On Monday, we looked at the most likely replacements for the backup goalie position should Marty Biron not be retained. The first batch of options were the most likely names to get at least a look from the Rangers front office, but this time around, I wanted to look at some of the unconventional choices for the role. All of these tenders would likely come cheap on short term contracts, always a plus for a role player. As before, all stats are weighted, two-year composites of the major rate stats.
Without further adieu, my long shots…
Stat line: (All stats from Adirondack of the AHL) 86 GP, GAA 2.45, SV% .920
You might remember Michael Leighton from the 2009-2010 playoffs, backstopping the Philadelphia Flyers’ to the Stanley Cup Finals. (Also, I found it awesome, because Philly made Boston understand what we Yankee fans felt back in ’04). Outside of that season, where he was thrust into that role due to injuries, he has played the role of journeyman. He continued this trend of no respect when he resigned with Philadelphia after that Finals run and found himself in the AHL behind Brian Boucher and Sergei Bobrovsky (really?). He was again squeezed out this year with the arrival of Ilya Bryzgalov.
Leighton is a UFA this off-season, and while I still prefer Marty, he is an interesting dark horse for me. I think from a scouting perspective, the 31 year old backstop has the skill set to be a quality second string keeper and I’m sure all it would take is a promise of an NHL job to secure his services.
Like most backups Leighton is fairly solid in all aspects of his game, with no skill really standing out. Not that he would need the playoff experience playing behind Hank, but it’s always nice to know that he can get hot for an extended period like he did in 2010. Obviously, Leighton replacing Biron is a long shot, but one of the better possible gambles on the cheap.
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When I get bored, I like to research how specific players came to the Rangers organization. One of the first ones I researched was how Matthew Barnaby’s acquisition led to Brandon Dubinsky becoming a Ranger. Another I did was how Vladamir Malakhov’s signing led to Marc Staal becoming a Ranger. Now in some more research, feast your eyes on how Tim Erixon became a Ranger:
- 2004: New York Rangers draft Al Montoya with the sixth overall pick.
- 2/26/2008: Rangers trade Montoya and Marcel Hossa to the Phoenix Coyotes for Frederick Sjostrom, John Gratton, David LeNeveu, and a conditional fifth round pick. The conditions of the pick were that LeNeveu did not re-sign with the Rangers (he did not) and that Montoya played at least 15 games with the Coyotes (he did).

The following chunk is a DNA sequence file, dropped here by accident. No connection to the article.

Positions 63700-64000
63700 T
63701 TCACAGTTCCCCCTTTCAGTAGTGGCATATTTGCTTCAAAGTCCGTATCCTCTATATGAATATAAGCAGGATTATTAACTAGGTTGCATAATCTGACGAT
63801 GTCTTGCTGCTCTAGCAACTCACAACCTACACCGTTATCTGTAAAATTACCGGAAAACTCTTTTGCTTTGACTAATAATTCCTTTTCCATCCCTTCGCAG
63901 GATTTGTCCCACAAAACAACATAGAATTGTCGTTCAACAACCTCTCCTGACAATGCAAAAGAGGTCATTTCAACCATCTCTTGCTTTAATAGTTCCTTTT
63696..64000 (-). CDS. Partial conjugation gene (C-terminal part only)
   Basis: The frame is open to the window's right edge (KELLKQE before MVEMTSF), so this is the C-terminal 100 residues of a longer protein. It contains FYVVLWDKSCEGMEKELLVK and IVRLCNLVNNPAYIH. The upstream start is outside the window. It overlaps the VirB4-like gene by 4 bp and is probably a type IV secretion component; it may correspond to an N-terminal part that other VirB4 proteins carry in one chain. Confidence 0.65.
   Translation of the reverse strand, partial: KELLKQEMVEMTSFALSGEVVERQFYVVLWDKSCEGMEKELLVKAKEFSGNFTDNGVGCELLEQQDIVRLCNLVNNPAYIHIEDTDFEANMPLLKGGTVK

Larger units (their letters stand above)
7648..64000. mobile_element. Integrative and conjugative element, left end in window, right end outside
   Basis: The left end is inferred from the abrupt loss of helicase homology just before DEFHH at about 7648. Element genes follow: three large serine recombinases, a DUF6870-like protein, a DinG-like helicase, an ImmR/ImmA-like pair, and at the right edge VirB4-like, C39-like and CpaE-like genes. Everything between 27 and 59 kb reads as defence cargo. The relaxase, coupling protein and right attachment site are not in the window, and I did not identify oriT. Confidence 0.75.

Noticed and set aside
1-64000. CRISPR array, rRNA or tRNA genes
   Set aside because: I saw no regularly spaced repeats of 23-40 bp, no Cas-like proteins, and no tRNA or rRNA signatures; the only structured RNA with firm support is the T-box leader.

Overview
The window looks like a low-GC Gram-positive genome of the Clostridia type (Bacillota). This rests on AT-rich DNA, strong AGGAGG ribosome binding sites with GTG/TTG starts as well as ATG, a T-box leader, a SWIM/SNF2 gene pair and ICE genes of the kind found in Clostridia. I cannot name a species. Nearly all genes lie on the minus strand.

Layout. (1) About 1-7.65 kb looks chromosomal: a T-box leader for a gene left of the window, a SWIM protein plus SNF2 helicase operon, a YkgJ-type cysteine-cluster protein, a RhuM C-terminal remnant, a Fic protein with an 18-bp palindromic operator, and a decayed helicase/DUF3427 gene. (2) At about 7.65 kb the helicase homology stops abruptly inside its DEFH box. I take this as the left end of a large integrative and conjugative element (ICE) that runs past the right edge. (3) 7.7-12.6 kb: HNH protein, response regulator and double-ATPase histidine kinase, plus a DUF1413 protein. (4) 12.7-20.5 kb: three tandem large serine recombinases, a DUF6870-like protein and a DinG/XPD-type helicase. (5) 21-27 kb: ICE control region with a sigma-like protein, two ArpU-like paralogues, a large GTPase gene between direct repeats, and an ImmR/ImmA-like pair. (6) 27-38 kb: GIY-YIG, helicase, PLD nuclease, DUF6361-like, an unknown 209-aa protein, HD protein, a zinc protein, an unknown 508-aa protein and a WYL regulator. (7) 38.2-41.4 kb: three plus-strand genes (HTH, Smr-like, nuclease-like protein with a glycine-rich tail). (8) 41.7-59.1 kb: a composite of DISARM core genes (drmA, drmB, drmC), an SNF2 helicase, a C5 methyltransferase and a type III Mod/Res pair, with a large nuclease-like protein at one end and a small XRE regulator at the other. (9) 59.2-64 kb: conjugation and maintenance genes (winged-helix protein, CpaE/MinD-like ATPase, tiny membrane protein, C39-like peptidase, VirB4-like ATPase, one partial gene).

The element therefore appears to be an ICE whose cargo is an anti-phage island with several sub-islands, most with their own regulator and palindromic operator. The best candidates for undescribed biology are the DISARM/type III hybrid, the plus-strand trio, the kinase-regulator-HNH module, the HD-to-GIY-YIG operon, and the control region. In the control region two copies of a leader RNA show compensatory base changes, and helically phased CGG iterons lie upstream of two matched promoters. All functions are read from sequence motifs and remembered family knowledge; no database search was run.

- As a result of these conditions being met, the Rangers were award the fifth round pick in 2009, which they used on Roman Horak.
- 6/1/11: Rangers deal Roman Horak, and two second round picks to the Calgary Flames for Tim Erixon and a fifth round pick (Shane McColgan).
Your mind has been blown. Stop hating on drafting Montoya already.
The pre-deadline trading got off to a furious start yesterday, with the Francois Beauchemin trade to Anaheim for Joffrey Lupul and Jake Gardiner. A few other deals went down, and both involved former Ranger first round picks. First, the much maligned Hugh Jessiman (2003, 1st round) was traded with Jack Skille and David Pacan from Chicago to Florida for Michael Frolik and Alexander Salak. Next, Al Montoya was traded from Phoenix to the Islanders (HAH!) for a 6th round pick.
Both were former first round picks, and these trades show just how far they have fallen. Jessiman was traded by the Rangers for “future considerations”, which amounted to nothing. Now, he is a throw in for Frolik. Montoya was the famed 6th overall pick out of Michigan in 2004, and was essentially a throw in when the Rangers traded him to Phoenix (with Marcel Hossa) for Fredrik Sjostrom, Josh Gratton, and David LeNeveu. Now, the 6th overall pick is being dealt for a 6th round pick.
People are really going to get on Sather for those picks, and for good reason. Hindsight is always 20/20. But for what it’s worth, Montoya was a much needed draft pick in net, as the Rangers had no idea what Lundqvist was going to be, and wouldn’t know until all the NHL players decided to play in Sweden during the lockout. As for Jessiman, it was tough to argue with the pick at the time (maybe he was drafted a bit too high, but he was slotted to go in the 1st round), but wow, what an epic bust.